Thursday, December 26, 2013

Visit to a Long-ago War

4 - Guadalcanal

            We landed at Nauru International Airport without incident. I had noticed another large group of Japanese veterans on board. They followed us off the airplane and assembled in a small group across from us in the small terminal waiting room. Apparently, they didn’t trust presidential whims any more than we did. We all had sufficient time to catch a taxi and make a quick tour of the eight square-mile island during our layover. I noticed their glancing at me and guessed that they were speculating. I was the same age as most of them; I was not with any group, I wasn’t carrying a brief case or wearing suit, tie, and polished shoes. Could I be a veteran, like them, from the other side?

            One of them left the group and strolled along one wall, studying posters and pictures. Finally,

Saturday, December 14, 2013

Visit to a Long-ago War

3 - An American Colony

            The woman at the Air Nauru counter told us that Japanese veterans usually visited the battlefields in their old uniforms, and she understood that this group was going on to Guadalcanal. We followed them aboard; there were about 20 of them, and they proceeded to the rear, where they sat in a group. They still wore the same choke collars I remembered, and many stretched their fits in uniforms they first wore when they were younger and leaner. I wondered why there were so many. If they came in groups on these flights regularly, that would add up to a lot of veterans. Yet, on all our invasions, they had fought and died to the end. Out of 20 or 30 thousand defending each of the larger islands of Saipan and Guam, there were the same handful of survivors that there had been in the smaller garrisons on Tarawa and the Marshall Islands.

Thursday, December 5, 2013

Visit to a Long-ago War

2 - The Ravine

            Back at the hotel, I told my wife that there was only one place I still wanted to find, then we could leave this Japanese colony. The next morning, we left our high-rise hotel on Tumon Bay and drove north. There were no resorts in this direction, and most of the Guamanians we saw, Chamorros or mainlanders, worked for the Air Force Base. The northern half of the island, essentially everything north of Tumon Bay, is a plateau that terminates in a cliff, some 200 feet above a beach strip, and this feature runs along the entire northern ocean shore. I was looking for a road that would somehow get us down to that beach strip.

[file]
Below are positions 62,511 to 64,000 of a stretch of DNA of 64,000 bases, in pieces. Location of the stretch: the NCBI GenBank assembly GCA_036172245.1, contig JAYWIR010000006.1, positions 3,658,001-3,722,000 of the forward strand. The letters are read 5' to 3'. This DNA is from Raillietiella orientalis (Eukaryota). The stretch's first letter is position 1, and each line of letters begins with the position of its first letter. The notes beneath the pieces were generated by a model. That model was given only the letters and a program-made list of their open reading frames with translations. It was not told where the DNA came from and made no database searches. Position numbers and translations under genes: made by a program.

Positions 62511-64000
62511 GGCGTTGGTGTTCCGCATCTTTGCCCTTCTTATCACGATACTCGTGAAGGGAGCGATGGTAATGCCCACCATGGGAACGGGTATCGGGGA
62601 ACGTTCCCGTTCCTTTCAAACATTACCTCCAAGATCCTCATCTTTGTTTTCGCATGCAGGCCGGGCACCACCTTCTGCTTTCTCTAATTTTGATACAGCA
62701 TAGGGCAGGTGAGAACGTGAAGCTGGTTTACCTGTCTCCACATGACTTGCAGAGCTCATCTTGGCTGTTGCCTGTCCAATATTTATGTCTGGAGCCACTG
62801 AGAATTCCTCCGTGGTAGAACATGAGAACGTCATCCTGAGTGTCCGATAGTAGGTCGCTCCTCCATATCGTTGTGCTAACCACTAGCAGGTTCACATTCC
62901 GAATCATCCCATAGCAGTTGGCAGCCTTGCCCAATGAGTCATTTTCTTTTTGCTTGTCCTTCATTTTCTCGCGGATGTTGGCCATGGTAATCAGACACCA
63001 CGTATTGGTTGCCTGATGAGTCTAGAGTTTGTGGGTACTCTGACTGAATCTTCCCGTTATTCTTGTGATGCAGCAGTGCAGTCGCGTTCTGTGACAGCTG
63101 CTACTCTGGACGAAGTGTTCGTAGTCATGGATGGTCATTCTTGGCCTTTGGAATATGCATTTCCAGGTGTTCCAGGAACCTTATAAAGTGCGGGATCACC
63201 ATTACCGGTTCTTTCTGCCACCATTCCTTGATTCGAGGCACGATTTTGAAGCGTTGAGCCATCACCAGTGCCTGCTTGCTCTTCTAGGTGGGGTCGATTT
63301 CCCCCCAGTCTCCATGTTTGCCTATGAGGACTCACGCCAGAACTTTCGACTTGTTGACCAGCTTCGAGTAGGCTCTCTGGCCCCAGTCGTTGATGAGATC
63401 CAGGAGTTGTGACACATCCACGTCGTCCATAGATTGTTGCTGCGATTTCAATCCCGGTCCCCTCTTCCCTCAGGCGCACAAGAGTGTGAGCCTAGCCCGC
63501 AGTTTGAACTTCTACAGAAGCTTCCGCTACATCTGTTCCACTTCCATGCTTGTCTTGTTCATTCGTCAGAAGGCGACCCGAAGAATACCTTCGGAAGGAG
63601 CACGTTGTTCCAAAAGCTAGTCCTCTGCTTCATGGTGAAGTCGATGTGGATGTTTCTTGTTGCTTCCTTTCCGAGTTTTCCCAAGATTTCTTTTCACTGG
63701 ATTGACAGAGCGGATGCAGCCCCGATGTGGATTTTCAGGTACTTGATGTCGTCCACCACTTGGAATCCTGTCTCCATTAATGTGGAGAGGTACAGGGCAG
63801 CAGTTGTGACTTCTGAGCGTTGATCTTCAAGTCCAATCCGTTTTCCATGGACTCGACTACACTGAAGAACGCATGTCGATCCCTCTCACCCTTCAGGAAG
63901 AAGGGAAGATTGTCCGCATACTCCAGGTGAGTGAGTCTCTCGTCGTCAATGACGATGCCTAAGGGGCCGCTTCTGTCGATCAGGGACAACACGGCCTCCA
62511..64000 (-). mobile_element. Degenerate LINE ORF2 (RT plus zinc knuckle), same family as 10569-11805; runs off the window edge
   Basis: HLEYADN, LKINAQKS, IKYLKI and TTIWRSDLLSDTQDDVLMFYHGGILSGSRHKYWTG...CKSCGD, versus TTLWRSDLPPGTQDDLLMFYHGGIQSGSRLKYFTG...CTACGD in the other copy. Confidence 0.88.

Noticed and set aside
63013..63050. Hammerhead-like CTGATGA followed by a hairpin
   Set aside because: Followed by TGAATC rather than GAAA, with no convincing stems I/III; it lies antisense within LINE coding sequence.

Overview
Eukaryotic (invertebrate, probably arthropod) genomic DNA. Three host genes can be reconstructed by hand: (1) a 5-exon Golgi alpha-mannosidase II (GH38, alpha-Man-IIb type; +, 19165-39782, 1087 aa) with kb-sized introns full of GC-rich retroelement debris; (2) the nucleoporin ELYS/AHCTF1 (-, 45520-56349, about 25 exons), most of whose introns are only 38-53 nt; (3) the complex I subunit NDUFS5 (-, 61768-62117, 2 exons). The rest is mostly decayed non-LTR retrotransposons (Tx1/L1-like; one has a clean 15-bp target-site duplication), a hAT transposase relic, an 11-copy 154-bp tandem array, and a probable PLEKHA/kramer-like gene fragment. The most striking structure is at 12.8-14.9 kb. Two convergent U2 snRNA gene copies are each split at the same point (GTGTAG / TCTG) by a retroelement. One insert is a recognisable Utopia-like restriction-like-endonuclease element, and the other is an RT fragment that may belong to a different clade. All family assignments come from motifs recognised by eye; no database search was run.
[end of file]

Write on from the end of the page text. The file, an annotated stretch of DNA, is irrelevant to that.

Sunday, December 1, 2013

Doing the Right Thing

My novel has been re-written and is being read by selected readers for comment. This blog will return to its original purpose: a display case for my writing. I will finish posting my war stories and other experiences. My Visit to a Long-ago War will consist of four postings. It is long and could be considered as a travelogue for anyone who plans a trip to the middle of the Pacific Ocean.

Other generations are in charge now, and mine – the one who remembers that Sunday, some 72 years past – is either out to pasture or under it. Today is very different from my yesterday, but human nature remains a constant. However, I offer the following observations for what they are worth and welcome your comments..
You can always count on Americans to do the right thing—after they’ve tried everything else                                                                                                        Winston Churchill

I don't know if we can still count on Americans doing the right thing, eventually, or if we can count on the world giving us the time for a long debate with ourselves, such as we had in the Thirties, before we do

Visit to a Long-ago War

1 - Guam - A Truckload of Shoes

            I closed my business in 1983. Construction contracting is a very cyclical business, and the settlement of a long strike had introduced an operating change which would affect mine heavily. I decided to quit while ahead and do some of the things I had planned to do at a later retirement. Among them was a visit to some islands in the South Pacific, which I had first seen as a young marine, only a year out of high school, and to the island of Guam, in the Central Pacific, which I had seen as part of an invasion. I wanted to see how D-Day shores looked, no longer swept by explosions from naval shells and dive bombers, no longer crowded by boats disgorging marines for charges through the surf and across the beach to whatever cover they could find. I wanted to see again the exotic beauties of lands no longer shielding an unseen enemy in their green jungles. Finally, I wanted to see them as a tourist, no longer enduring long periods of monotony between visions of beauty or terror. My wife agreed to accompany me with reluctance, since she knew these places only from the savage tales I had told her, but with acceptance, since we would face any hardships remaining from the war together.